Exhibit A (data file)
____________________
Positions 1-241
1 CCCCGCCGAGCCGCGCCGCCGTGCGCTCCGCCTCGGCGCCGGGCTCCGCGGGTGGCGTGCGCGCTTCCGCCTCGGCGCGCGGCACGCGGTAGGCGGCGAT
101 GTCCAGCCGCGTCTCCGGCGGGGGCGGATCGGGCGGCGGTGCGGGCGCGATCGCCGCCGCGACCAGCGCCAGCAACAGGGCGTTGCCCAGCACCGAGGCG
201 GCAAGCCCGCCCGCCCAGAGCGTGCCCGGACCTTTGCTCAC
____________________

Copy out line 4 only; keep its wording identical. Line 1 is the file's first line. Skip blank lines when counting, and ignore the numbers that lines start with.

201 GCAAGCCCGCCCGCCCAGAGCGTGCCCGGACCTTTGCTCAC